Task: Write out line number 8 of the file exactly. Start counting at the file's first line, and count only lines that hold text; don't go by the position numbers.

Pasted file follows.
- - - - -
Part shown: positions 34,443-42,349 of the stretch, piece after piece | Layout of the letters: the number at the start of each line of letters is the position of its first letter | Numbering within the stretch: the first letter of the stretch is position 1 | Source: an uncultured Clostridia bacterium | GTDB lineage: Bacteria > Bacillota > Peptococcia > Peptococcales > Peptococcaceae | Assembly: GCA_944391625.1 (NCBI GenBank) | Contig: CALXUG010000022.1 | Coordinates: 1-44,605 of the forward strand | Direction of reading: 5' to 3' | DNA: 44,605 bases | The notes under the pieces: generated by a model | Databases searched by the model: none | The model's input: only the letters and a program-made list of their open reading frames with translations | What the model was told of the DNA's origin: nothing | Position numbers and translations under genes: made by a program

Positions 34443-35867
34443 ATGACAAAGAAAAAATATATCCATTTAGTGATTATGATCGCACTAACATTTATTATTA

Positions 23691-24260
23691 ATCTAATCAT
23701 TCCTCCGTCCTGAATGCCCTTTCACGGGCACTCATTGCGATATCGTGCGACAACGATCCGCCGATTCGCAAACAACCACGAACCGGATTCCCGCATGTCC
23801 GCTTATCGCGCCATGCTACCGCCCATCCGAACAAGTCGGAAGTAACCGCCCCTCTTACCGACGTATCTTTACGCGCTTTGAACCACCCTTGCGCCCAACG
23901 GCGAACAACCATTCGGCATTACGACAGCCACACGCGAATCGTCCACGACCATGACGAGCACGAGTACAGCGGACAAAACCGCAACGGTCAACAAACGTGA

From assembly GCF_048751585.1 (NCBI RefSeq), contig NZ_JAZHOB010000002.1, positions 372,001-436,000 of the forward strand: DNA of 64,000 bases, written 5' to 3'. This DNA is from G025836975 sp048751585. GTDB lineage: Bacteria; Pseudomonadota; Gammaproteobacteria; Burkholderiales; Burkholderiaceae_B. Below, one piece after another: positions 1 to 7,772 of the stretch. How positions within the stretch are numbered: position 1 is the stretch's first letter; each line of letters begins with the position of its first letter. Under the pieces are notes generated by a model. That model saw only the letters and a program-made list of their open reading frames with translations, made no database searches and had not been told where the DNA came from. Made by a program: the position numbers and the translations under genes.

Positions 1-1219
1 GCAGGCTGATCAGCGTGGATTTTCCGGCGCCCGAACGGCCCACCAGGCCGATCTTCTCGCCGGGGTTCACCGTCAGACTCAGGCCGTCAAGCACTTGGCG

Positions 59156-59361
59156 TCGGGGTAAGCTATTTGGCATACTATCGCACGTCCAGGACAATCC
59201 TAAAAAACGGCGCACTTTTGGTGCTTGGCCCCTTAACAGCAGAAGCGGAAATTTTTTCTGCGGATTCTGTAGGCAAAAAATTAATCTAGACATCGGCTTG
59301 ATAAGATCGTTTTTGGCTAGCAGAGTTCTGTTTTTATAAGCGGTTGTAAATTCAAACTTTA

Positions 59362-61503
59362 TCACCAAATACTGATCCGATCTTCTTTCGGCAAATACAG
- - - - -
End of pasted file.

23901 GCGAACAACCATTCGGCATTACGACAGCCACACGCGAATCGTCCACGACCATGACGAGCACGAGTACAGCGGACAAAACCGCAACGGTCAACAAACGTGA